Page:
Reflection On Rutger Bregman’S Ted Talk On Poverty
Intro to Sociology Dr. Carl 8 October 2018 Ted Talk Reflection After defining poverty as a lack of cash rather than a lack of knowledge, Rutger Bregman presents a seemingly valid proposal towards poverty eradication by alluding to the Mincome experiment in Dauphin, Canada. As the Ted talk progressed, I became increasingly skeptical of Bregman’s proposal because the solution seemed too feasible. If the 1970’s experiment was successful in Dauphin, and “similar results have since been found in countless other experiments around the globe, from the US to India,” then why hasn’t the basic income guarantee been implemented nationally by now? I believe that defining poverty incorrectly, social stratification, funding flaws, and experimental error demote and invalidate Bregman’s proposal: it is simply “too good to be true. ” The proposal is impossible to successfully implement since funding through negative income taxes (NIT) ignores social stratification- a component of symbolic interactionism. Because NIT is not based on “discretionary determination of need” unlike traditional welfare, the distribution of subsidies does not ensure that people will have incomes that support their materialistic temptations, causing people to continue working (Hum, Derek, Wane 264). Maybe that is the reason “people didn't quit their jobs,” or maybe it is because these people knew they were part of an experiment and that this newfound freetime was temporary, reinforcing the Hawthorne Effect (Bregman). So, the “millions of people feel that their jobs have little meaning or significance” are left to work (Bregman). These materialistic lifestyles and abuse of subsidies are justified through socialization and social stratification.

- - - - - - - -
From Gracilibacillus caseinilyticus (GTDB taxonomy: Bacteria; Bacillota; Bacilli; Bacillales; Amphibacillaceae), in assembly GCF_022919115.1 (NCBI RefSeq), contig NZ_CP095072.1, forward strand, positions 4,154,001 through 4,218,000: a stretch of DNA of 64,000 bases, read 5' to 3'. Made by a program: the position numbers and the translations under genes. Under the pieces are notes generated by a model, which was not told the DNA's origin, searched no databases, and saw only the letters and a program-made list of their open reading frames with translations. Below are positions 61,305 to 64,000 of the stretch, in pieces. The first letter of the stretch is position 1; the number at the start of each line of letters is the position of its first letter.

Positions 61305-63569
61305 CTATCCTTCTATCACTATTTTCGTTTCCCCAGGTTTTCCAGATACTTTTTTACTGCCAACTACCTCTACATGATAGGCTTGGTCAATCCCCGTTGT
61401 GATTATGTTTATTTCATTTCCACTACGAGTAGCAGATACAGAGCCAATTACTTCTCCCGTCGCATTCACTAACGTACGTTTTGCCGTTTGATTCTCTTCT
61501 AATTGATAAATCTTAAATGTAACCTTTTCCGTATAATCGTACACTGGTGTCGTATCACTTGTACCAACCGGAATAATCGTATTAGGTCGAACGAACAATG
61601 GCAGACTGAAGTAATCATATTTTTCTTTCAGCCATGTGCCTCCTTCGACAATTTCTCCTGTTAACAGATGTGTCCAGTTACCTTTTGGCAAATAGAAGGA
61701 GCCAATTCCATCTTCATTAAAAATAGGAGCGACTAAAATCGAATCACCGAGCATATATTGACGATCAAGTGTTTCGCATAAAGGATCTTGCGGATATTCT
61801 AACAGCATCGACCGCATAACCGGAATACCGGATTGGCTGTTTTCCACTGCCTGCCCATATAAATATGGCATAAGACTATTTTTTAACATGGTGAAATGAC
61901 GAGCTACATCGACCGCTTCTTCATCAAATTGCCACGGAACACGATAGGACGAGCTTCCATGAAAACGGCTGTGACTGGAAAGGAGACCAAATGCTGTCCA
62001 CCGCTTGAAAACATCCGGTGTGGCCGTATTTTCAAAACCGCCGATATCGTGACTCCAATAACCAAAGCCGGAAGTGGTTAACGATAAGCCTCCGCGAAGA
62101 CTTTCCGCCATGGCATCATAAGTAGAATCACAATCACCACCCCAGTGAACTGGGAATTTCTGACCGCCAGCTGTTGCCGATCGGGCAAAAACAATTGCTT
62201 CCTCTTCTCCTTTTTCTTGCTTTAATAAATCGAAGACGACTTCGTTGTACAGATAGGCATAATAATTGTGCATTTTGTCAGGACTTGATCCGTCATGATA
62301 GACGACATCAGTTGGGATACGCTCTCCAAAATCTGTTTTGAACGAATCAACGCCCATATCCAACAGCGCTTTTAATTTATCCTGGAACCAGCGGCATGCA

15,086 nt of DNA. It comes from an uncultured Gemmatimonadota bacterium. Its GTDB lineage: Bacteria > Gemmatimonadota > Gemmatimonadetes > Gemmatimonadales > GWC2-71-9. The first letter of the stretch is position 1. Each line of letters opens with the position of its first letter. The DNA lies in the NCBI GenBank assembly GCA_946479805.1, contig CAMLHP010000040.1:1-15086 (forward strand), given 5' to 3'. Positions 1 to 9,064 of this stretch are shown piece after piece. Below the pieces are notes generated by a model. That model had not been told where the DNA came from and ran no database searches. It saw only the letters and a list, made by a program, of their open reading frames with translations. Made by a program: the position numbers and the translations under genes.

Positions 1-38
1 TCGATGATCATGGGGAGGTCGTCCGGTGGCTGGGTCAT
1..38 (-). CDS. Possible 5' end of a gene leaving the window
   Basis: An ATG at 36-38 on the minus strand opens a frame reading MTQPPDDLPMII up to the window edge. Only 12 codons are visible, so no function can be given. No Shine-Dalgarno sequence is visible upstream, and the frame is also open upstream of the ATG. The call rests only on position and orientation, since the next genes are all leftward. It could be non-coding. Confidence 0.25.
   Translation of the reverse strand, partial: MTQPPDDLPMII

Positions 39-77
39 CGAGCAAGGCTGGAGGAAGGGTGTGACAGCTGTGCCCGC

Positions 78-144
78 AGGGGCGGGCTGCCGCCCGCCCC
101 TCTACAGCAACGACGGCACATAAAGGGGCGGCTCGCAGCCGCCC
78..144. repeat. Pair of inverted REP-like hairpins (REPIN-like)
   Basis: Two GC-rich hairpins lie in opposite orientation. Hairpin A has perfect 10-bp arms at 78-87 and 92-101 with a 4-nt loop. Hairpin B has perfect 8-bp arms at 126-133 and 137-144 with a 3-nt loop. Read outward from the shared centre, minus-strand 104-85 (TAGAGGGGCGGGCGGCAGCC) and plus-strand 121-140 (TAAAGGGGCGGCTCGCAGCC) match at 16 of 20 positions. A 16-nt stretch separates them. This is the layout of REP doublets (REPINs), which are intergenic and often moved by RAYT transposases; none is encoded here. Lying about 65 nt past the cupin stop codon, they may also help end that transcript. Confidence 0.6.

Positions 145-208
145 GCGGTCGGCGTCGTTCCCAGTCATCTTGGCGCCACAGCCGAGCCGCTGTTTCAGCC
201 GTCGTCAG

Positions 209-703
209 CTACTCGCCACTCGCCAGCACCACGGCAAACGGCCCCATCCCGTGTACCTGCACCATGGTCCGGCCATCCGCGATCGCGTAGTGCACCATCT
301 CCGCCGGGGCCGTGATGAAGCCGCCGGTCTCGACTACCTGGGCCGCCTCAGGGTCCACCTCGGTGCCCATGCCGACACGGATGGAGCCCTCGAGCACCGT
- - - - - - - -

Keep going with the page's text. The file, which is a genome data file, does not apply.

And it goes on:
Also, the people who receive these subsidies may not know how to manage this newfound money and regress to poverty. Poverty is inevitable, and defining poverty simply as a “lack of cash” rather than a lack of cash and wealth, associated with social status is part of the problem of Bregman’s proposal: the reason I believe Bregman’s proposal is insufficient has to do with my disagreement with his definition of poverty, thus my disapproval of his solution. Based on the poverty line and the number of people in a household rather than the need of the individuals, the criteria for basic income guarantee financial distribution is a concern since it does not account for the near poor nor does it take into account medical or daycare expenses, forcing people to continue struggling with pre-existing role conflicts and strains as they juggle their delegated powers of workers and parents. Funding through NIT infringes on Bregman’s vague goal of happiness spread and amount of meaning given once poverty is subdued.